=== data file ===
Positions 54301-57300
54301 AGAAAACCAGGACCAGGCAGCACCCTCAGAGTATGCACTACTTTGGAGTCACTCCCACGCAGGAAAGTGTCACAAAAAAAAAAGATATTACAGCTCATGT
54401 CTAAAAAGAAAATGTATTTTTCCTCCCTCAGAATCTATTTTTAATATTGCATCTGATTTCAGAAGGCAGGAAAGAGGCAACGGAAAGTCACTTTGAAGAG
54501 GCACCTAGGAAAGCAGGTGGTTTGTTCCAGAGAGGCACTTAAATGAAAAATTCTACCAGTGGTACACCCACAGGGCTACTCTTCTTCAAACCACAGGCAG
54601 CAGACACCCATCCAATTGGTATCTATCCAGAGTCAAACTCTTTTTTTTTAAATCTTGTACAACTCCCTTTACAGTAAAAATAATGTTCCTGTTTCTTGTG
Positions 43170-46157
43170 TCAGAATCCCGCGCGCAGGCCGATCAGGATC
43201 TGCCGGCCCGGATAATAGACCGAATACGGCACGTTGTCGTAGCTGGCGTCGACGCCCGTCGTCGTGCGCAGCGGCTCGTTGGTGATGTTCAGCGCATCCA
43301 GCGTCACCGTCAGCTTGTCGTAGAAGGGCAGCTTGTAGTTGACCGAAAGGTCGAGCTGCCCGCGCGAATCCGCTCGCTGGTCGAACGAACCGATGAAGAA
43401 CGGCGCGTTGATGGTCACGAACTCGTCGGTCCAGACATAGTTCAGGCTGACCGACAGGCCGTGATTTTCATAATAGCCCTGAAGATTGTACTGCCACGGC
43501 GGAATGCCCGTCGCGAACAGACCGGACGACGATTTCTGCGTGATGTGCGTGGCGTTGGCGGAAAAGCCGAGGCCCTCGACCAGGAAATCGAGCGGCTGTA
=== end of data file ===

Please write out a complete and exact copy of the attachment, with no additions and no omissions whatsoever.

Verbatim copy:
Positions 54301-57300
54301 AGAAAACCAGGACCAGGCAGCACCCTCAGAGTATGCACTACTTTGGAGTCACTCCCACGCAGGAAAGTGTCACAAAAAAAAAAGATATTACAGCTCATGT
54401 CTAAAAAGAAAATGTATTTTTCCTCCCTCAGAATCTATTTTTAATATTGCATCTGATTTCAGAAGGCAGGAAAGAGGCAACGGAAAGTCACTTTGAAGAG
54501 GCACCTAGGAAAGCAGGTGGTTTGTTCCAGAGAGGCACTTAAATGAAAAATTCTACCAGTGGTACACCCACAGGGCTACTCTTCTTCAAACCACAGGCAG
54601 CAGACACCCATCCAATTGGTATCTATCCAGAGTCAAACTCTTTTTTTTTAAATCTTGTACAACTCCCTTTACAGTAAAAATAATGTTCCTGTTTCTTGTG
Positions 43170-46157
43170 TCAGAATCCCGCGCGCAGGCCGATCAGGATC
43201 TGCCGGCCCGGATAATAGACCGAATACGGCACGTTGTCGTAGCTGGCGTCGACGCCCGTCGTCGTGCGCAGCGGCTCGTTGGTGATGTTCAGCGCATCCA
43301 GCGTCACCGTCAGCTTGTCGTAGAAGGGCAGCTTGTAGTTGACCGAAAGGTCGAGCTGCCCGCGCGAATCCGCTCGCTGGTCGAACGAACCGATGAAGAA
43401 CGGCGCGTTGATGGTCACGAACTCGTCGGTCCAGACATAGTTCAGGCTGACCGACAGGCCGTGATTTTCATAATAGCCCTGAAGATTGTACTGCCACGGC
43501 GGAATGCCCGTCGCGAACAGACCGGACGACGATTTCTGCGTGATGTGCGTGGCGTTGGCGGAAAAGCCGAGGCCCTCGACCAGGAAATCGAGCGGCTGTA